The literature on the amount of work performed after SCI is sparse and cut-offs to define full-time employment differ, thus limiting comparability. In contrast to our findings indicating a high prevalence of part-time employment, some studies indicated rates of 70.3%  and 80.0%  full-time employment among the working SCI population. However, methodological issues seem to explain the large differences compared to our findings, as full-time employment was defined as working more than 30 hours a week  or was not defined at all . In general, data seem to indicate a shift towards reduced work load after SCI , potentially due to physical capacity as well as increased amounts of time needed for other activities. A recent study from Van der Meer and colleagues estimated a median of 13 hours extra time per week needed for self-care, bowel-bladder care, transportation, and handicap-management . Our finding of a higher work load in men mainly reflects patterns in the Swiss general population, while an increased work load of people with incomplete lesions may be related to physical capacity. In line with our findings, higher education was also associated with an increase in the time worked , which could be in part explained by less physically demanding jobs. Interestingly, while we found a trend for a lower employment rate of people with non-traumatic SCI, those employed tended to work more, a finding that may be due to differential economic needs which in turn might be mediated by different social insurance benefits depending on whether SCI was due to accident or illness.
Our study has several limitations that warrant discussion. Our study sample may not be representative of the target population. However, we minimized this risk by recruiting participants using a combination of several databases, including rehabilitation hospitals, the Swiss patient association and a home-care institution for SCI . Given our sampling frame, we can also not exclude unit-nonresponse bias related to LMP, because information regarding LMP status was not available at the time of survey invitation and was thus not accounted for in the sampling weights . The cross-sectional data examined further preclude the study of individual trajectories related to age and cohort. Most importantly, other factors than demographics and injury-related variables, such as differences in the environment or psychological resources that have not been accounted for in this study, may explain variation in LMP. In order to identify suitable intervention targets for an enhanced LMP of persons with SCI, future empirical and experimental research needs to address modifiable environmental and personal factors in relation to bodily capacity [15, 17, 46–49]. In the comparison of the amount of work performed by employed people from the SCI and the general population, stratification by gender, age group and lesion level yielded small sample sizes in some cases precluding meaningful interpretation.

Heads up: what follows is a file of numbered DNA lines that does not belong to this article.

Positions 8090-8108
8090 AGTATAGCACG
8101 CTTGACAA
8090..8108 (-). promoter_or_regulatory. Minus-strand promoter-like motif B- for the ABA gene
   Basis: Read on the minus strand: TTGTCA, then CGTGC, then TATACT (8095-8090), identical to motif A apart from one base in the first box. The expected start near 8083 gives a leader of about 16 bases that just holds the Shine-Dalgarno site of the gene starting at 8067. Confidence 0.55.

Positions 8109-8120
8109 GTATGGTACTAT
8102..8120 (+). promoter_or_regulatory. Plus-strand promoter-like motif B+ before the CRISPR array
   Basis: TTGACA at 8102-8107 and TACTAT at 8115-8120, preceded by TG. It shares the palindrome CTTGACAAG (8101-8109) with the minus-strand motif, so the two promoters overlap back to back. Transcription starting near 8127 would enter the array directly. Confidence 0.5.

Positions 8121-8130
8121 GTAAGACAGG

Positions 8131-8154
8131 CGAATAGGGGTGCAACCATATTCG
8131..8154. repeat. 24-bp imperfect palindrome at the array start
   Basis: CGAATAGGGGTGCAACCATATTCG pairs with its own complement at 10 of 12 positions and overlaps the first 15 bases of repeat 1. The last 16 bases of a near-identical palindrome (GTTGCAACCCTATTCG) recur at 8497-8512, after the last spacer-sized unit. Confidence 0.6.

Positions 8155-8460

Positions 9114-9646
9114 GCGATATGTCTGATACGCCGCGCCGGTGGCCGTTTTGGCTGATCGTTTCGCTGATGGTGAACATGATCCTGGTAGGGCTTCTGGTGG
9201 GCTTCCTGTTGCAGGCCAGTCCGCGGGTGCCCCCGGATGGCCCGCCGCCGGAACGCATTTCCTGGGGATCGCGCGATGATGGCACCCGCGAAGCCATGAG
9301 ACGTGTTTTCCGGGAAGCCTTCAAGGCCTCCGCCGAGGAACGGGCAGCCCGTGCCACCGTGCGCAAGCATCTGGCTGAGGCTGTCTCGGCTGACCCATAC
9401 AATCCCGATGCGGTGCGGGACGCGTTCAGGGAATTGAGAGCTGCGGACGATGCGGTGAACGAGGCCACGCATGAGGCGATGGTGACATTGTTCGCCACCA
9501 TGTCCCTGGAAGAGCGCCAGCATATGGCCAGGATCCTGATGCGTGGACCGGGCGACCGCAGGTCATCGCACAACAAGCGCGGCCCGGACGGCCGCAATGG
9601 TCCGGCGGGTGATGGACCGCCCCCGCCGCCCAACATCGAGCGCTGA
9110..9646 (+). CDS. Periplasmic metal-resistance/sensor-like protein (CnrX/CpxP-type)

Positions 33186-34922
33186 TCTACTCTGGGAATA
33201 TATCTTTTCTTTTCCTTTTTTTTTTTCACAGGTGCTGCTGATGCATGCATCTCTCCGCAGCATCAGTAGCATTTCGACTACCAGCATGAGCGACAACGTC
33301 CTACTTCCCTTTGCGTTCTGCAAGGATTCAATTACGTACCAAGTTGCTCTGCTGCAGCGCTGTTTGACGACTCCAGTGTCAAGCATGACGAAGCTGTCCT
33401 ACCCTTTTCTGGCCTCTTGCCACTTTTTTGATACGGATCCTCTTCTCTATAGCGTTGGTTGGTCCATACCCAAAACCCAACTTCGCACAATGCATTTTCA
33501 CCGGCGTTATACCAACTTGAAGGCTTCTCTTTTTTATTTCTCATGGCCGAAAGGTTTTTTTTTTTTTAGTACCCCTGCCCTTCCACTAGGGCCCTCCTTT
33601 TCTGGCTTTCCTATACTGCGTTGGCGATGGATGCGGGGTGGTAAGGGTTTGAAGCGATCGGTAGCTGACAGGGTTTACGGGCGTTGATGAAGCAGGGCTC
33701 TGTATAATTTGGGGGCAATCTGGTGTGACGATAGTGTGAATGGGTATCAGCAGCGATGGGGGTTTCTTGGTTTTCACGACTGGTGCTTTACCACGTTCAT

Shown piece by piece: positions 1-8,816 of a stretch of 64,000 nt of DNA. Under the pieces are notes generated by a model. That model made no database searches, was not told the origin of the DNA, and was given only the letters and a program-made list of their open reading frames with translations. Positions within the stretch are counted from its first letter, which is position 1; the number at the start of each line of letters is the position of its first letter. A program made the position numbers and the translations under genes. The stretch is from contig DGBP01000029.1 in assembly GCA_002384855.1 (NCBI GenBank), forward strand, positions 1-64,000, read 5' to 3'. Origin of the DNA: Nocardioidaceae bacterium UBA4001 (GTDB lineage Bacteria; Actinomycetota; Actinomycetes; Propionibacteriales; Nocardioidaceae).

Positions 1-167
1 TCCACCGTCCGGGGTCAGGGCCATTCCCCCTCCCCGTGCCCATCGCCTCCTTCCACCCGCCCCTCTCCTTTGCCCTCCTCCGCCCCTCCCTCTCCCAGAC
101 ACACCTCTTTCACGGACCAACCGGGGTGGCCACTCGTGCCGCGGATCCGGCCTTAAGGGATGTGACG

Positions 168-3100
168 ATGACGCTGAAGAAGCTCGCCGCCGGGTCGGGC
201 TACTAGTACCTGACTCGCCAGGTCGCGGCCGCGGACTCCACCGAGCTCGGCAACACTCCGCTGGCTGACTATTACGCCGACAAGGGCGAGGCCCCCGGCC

Several strengths of our study warrant mentioning as well. We used a large sample of people with SCI based on the combination of several databases. As we had basic demographic information for the sampled population, we were able to correct for unit-nonresponse by employing inverse probability weights. Moreover, we had access to data about LMP of the general population from the Swiss Federal Statistical Office and could therefore provide a detailed comparison between people with SCI and the general population. Furthermore, our analysis considered the possibility of non-linear relationships between LMP and predictors.
LMP of persons with SCI is comparatively high in Switzerland. LMP after SCI is, however, considerably lower than in the general population. Future research needs to show whether the reduced LMP in SCI reflects individual capacity adjustment, contextual constraints on higher LMP, or both.
We are grateful to all the participants of the SwiSCI survey for their time and effort spent in responding to the questions. We further thank Albert Marti for fruitful discussions and Binhua Reinhardt for reviewing the manuscript for spelling and readability. The members of the SwiSCI Steering Committee are: Xavier Jordan, Bertrand Léger (Clinique Romande de Réadaptation, Sion); Michael Baumberger, Hans Peter Gmünder (Swiss Paraplegic Center, Nottwil); Armin Curt, Martin Schubert (University Clinic Balgrist, Zürich); Margret Hund-Georgiadis, Kerstin Hug (REHAB Basel, Basel); Hans Georg Koch (Swiss Paraplegic Association, Nottwil); Nadja Münzel (Parahelp, Nottwil); Hardy Landolt (Representative for persons with SCI, Glarus); Mirjam Brach, Gerold Stucki (Swiss Paraplegic Research, Nottwil); Martin Brinkhof, Christine Thyrian (SwiSCI Study Center at Swiss Paraplegic Research, Nottwil).
- Conceptualization: JDR MWMP CF BT MWGB.
- Data curation: MWGB SwiSCI Study Group.
- Formal analysis: MWGB.
- Investigation: SwiSCI Study Group.
- Methodology: JDR MWGB SwiSCI Study Group.
- Project administration: JDR MWGB.
- Resources: SwiSCI Study Group.
- Software: SwiSCI Study Group.
- Supervision: JDR MWGB.
- Validation: SwiSCI Study Group.
- Visualization: MWGB.
- Writing – original draft: JDR MWGB.
- Writing – review & editing: JDR MWMP CF BT MWGB.